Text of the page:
Welcome back to the 6th and last edition of the Inivos academic digest for 2020, where our team shares the most interesting and thought-provoking research across microbiology, personal protective equipment (PPE) and infection prevention and control.
Over December, there has been more research being focused and shifted towards the reprocessing and decontamination of PPE using different decontamination methods such as ultraviolet light, hydrogen peroxide vapour, ozone gas, moist heat and other methods. Papers were published in the Journal of Hospital Infections and PLOS one.
The next challenge will be evaluating the survival of SARS-CoV-2 on inert surfaces as well as the pathogenesis and host-cellular interactions of this virus, and more specifically regarding the angiotensin converting enzyme (ACE2) receptors to better understand the mechanisms of immunity and vaccinations. Papers on these topics were published in the Cell and Bioscience, and Environmental Research journals.
A study1 in the MDPI journal assessed the efficacy of using ozone gas to decontaminate PPE that was contaminated with heat-inactivated SARS-CoV-2. The researchers used ozone in different concentrations and exposure times; 30 s at 10,000 ppm, 5 min at 4000 ppm and 10 min at 2000 ppm. All concentrations successfully eliminated heat-inactivated SARS-CoV-2 in different PPE components as a result of oxidative stress. However, at lower ozone concentrations (4-12ppm), the effects were highly dependent on relative humidity conditions.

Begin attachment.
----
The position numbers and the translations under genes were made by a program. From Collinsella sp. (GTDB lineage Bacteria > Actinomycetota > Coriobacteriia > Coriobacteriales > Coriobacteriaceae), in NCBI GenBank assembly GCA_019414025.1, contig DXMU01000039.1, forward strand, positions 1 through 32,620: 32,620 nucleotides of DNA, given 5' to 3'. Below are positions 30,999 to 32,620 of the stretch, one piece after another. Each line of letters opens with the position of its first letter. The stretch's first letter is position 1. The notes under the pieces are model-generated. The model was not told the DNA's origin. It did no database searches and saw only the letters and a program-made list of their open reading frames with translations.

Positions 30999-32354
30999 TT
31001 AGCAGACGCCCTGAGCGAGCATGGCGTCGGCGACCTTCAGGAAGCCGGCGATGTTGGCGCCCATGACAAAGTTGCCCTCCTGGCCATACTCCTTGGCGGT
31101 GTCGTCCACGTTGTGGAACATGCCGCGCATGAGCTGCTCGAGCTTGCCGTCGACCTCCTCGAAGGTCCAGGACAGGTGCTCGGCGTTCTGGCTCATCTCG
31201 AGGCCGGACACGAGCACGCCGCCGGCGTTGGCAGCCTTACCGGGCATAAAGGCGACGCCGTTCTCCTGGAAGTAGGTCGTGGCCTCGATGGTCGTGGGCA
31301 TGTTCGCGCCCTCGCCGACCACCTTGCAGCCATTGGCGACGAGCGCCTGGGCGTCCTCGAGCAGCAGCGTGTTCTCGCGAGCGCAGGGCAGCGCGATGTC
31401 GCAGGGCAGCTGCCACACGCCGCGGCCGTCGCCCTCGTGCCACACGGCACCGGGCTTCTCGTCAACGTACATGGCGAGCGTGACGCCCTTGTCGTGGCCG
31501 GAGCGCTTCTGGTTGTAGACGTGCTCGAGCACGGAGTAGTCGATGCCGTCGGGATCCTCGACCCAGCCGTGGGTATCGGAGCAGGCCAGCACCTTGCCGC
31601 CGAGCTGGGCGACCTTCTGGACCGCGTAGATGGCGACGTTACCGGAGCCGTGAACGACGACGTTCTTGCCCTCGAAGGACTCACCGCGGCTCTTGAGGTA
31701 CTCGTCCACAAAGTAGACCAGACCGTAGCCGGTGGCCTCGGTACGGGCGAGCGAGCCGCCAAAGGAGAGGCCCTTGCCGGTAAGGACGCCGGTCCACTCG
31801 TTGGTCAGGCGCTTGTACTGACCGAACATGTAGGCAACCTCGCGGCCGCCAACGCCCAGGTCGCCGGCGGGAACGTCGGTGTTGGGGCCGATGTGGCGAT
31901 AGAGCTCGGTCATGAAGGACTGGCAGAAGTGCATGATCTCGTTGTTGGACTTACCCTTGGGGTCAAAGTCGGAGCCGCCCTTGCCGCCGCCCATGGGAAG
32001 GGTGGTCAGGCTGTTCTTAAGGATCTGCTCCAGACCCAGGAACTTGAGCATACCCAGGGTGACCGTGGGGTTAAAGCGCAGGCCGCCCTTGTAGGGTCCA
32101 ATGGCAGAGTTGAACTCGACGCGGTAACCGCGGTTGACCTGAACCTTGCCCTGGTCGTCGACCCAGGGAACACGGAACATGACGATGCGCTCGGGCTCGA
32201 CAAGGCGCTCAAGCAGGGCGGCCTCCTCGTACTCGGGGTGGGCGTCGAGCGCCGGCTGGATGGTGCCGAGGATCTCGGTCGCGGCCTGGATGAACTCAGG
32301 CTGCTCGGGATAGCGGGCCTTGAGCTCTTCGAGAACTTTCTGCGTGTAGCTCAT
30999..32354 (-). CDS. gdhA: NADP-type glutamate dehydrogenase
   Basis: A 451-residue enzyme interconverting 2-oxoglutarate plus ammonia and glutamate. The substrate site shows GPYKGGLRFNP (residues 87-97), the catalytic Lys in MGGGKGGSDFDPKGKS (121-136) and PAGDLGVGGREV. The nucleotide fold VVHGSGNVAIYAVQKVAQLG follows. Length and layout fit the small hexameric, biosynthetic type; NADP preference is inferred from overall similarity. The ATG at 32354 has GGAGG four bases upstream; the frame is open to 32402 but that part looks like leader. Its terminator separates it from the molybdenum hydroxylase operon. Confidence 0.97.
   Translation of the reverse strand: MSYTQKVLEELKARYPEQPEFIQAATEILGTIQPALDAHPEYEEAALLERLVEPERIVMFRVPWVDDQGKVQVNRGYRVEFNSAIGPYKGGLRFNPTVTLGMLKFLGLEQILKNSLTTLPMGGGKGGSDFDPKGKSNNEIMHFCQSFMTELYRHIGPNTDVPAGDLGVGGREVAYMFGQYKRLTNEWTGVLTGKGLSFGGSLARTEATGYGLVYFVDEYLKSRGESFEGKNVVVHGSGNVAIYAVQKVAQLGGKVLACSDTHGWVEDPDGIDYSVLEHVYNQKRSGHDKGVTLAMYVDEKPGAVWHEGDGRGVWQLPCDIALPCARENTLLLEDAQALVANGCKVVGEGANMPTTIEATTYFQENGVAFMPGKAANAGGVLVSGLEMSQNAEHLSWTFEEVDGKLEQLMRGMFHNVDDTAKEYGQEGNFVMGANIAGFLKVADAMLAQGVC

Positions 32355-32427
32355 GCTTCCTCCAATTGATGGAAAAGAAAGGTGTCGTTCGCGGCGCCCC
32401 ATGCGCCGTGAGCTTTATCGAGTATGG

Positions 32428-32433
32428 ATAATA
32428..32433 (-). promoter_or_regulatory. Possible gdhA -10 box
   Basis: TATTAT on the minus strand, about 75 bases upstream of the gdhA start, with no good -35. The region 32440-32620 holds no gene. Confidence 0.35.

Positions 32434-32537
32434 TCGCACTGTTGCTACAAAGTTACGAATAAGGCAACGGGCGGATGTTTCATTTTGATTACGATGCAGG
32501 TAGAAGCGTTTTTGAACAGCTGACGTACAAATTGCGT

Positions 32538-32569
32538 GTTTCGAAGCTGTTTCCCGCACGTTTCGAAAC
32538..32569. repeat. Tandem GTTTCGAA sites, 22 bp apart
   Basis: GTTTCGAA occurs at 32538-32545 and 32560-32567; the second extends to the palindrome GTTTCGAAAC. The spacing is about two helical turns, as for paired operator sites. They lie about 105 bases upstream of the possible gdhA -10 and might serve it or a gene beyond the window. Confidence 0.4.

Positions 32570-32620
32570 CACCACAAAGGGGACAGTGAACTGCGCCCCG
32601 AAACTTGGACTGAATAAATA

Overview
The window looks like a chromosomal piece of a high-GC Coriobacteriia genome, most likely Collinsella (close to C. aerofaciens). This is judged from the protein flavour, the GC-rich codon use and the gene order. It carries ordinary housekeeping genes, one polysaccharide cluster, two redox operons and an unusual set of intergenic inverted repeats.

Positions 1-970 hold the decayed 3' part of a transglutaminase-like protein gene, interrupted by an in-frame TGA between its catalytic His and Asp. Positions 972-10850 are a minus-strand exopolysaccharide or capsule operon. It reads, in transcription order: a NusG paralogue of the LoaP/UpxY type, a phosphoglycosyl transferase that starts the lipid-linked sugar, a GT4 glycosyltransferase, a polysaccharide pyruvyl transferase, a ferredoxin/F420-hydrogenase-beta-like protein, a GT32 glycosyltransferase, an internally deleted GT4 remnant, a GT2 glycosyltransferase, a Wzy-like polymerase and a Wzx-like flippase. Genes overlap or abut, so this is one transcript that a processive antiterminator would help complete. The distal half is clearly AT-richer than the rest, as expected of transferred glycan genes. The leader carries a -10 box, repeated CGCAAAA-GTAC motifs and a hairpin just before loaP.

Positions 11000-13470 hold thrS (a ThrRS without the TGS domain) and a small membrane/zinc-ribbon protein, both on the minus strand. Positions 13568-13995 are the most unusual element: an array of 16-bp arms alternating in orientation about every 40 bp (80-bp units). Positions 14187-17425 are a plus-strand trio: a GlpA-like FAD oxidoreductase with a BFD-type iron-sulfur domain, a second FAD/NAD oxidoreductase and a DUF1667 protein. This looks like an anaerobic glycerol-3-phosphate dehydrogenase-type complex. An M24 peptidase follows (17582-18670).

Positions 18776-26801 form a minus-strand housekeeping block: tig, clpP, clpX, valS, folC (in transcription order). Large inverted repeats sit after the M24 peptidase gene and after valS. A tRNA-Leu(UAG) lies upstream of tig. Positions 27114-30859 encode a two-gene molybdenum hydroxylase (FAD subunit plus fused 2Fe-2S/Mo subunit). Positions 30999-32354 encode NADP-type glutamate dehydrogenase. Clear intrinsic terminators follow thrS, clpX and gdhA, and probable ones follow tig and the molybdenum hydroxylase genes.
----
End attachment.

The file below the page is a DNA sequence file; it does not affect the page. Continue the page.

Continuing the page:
A research paper2 in the Journal of Hospital Infections reported the use of hydrogen peroxide vapour to decontaminate N95 respirators. All respirators were hung on metal racks, stacked in piles, and were placed individually in paper bags or covered with make-up or moisturiser. Hydrogen peroxide vapour successfully decontaminated the masks after 90 minutes when placed in different compartments at a concentration that varied between 400-800 ppm. The researchers found that stacking reduced the time needed to arrange N95 respirators for decontamination by approximately two-thirds while almost tripling facility capacity. Make-up and moisturiser creams did not interfere with the decontamination process.
Earlier this year, Inivos’ own research with University Hospital Southampton3 found that a process of laundering combined with low dosage (7.9%) hydrogen peroxide vapour using ProXcide decontamination technology effectively removed pathogens from sterile gowns without damaging garment integrity.
Meanwhile, a study4 in PLOS one journal investigated the effects of repeated decontamination cycles on the performance of N95 masks using seven disinfection methods. Researchers reported that moist heat, peracetic acid dry fogging, hydrogen peroxide vapour, and UV-C, were associated with preserved mask fit, integrity, and performance to a minimum of 10 cycles by both fit and filtration testing.
UV-C Light Microbial Efficacy